Dozens of other Muslims, many of them community leaders, canceled plans to attend the funeral after seeing television reports about the mounting friction, said Debbie Almontaser, a Muslim community activist in Brooklyn. The New Jersey office of the Council on American-Islamic Relations released a statement Monday saying that the organization had called on law enforcement authorities to do everything in their power to apprehend those responsible for the murders.
Investigators, who are working with the F.B.I., continued to comb the family's house on Oakland Avenue over the weekend in search of clues. Theft appeared to be at least part of the motive: investigators said that only a penny remained in the house after the slayings and that Mr. Armanious's pockets and wallet had been emptied.
The police would not confirm reports by Coptic Christians that Mr. Armanious had engaged in fiery debates about Christianity and Islam in an Internet chat room, which fueled rumors that the murders were a hate crime.
A Justice Department official did confirm a report, on WABC-TV, that a relative of the slain family was a translator for the government in the case of Lynne F. Stewart, the lawyer accused of aiding terrorists. The official said the translator was a distant relative who had not seen the family in several years, adding, "We believe there is no connection between this person and the slaying."
The friction started before the funeral yesterday morning as hundreds of people gathered for a procession in Journal Square in downtown Jersey City. One man yelled, "Who is going to be next?" as pallbearers lifted the four bronze coffins out of the hearses.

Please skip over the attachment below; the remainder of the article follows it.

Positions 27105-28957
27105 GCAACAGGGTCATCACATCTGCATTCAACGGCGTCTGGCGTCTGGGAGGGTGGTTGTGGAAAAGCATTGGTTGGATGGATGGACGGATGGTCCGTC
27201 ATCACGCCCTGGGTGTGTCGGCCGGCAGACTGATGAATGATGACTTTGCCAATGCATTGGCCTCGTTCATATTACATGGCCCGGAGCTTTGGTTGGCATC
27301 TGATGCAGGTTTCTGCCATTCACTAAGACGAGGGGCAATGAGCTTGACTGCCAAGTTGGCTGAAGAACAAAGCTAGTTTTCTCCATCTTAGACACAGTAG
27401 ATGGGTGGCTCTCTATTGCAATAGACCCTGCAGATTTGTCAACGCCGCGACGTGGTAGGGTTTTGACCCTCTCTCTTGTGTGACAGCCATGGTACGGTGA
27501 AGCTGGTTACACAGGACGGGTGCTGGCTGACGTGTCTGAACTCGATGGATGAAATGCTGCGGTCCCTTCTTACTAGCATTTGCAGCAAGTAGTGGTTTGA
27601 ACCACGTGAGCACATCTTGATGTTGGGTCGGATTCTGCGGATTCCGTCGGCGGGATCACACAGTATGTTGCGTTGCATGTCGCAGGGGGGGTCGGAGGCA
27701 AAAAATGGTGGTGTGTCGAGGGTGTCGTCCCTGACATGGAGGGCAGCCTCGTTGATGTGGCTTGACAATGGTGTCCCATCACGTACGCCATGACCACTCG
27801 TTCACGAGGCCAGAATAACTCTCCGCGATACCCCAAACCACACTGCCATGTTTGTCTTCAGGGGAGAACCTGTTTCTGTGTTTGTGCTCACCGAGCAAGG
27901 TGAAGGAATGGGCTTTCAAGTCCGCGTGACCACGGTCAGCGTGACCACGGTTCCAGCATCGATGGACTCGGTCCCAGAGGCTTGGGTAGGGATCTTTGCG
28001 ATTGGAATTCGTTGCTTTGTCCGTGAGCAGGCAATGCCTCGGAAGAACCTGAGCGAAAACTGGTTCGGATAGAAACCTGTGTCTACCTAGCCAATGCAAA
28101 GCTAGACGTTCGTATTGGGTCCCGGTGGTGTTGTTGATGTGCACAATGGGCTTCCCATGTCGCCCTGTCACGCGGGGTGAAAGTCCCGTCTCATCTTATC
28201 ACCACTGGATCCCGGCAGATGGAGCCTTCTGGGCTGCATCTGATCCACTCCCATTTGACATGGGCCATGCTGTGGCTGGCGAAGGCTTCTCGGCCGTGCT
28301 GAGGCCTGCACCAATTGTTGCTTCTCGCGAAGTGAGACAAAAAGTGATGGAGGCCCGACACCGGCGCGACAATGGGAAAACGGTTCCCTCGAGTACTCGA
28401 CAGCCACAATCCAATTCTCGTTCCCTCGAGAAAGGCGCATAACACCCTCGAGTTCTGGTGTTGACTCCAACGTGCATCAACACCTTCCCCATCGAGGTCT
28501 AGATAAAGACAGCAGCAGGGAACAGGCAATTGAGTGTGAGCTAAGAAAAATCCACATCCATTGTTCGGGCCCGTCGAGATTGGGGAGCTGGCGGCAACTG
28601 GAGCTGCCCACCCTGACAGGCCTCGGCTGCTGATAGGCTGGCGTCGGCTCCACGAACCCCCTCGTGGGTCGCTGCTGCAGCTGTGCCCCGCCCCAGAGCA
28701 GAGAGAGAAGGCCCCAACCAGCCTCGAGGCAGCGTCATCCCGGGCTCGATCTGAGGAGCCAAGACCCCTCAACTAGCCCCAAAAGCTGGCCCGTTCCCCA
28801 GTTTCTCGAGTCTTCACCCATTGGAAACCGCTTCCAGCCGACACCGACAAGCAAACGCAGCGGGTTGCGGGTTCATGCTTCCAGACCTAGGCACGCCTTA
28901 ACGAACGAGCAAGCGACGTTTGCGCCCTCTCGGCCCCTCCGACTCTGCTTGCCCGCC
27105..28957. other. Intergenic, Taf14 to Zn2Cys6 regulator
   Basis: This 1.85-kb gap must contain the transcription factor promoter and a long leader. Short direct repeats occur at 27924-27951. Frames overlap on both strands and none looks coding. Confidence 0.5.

Several women began wailing and crying, beating their fists on the coffins and slapping their own faces as the procession slowly began to move along Bergen Avenue. About 20 clergymen in white robes crashed cymbals and led the group, with Bishop David, in a melodious and haunting Coptic song, asking God for mercy.
Shopkeepers, pedestrians and other passers-by stood stunned at the edge of the six-lane avenue, watching intently as the four coffins moved past, each one marked by a photograph of the victim inside. Even the pallbearers wept.
The procession ended after four blocks, as hundreds of people crowded into the church's community center. The coffins were placed in a row at the front, covered by floral wreaths. Relatives of the family rocked back and forth in grief as the service began, with clergy members reading from the Bible and friends remembering the slain family.
A Sunday school teacher read from several essays Sylvia had written, including: "The only good thing I absolutely adore about Jersey is that my church is in it. I love my church to death."
As the service progressed, Sheik Saleh was standing on the sidewalk outside when a police officer invited him in, he said, followed by a church member who led him to the front, where the mayor of Jersey City, Jerramiah T. Healy, was ending a speech.
Suddenly, several people cried, "Out! Out!" and the room erupted in loud shouts. Ayman Garas, the brother of one of the victims, Amal Garas, yelled in Arabic for everyone to stop, and Bishop David invited the sheik to sit with several Coptic clergymen.
The crowd continued to yell until Bishop David called out: "Everyone has to show the teachings of Christ, the love. I would like everyone to sit down and be in peace."
At the end of the service, as Sheik Saleh walked out with several clergy members and the police, one woman near the front door called out, "Animals! Animals!"
Around the same time, Sheik Saleh said he heard threats of a beating: "Bring a stick to his head," he said he recalled people yelling. "Beat him, take him away."
"I don't blame any one of them," he added. "Emotionally they are not happy right now."
After the bodies were entombed in crypts at Rosedale Cemetery and Crematory in Linden, the funeral party returned to Bergen Avenue to share a meal of chicken and mashed potatoes. Bishop David, when asked what he thought of one of the men who yelled at him after the funeral, said, "People are angry. He's still our child."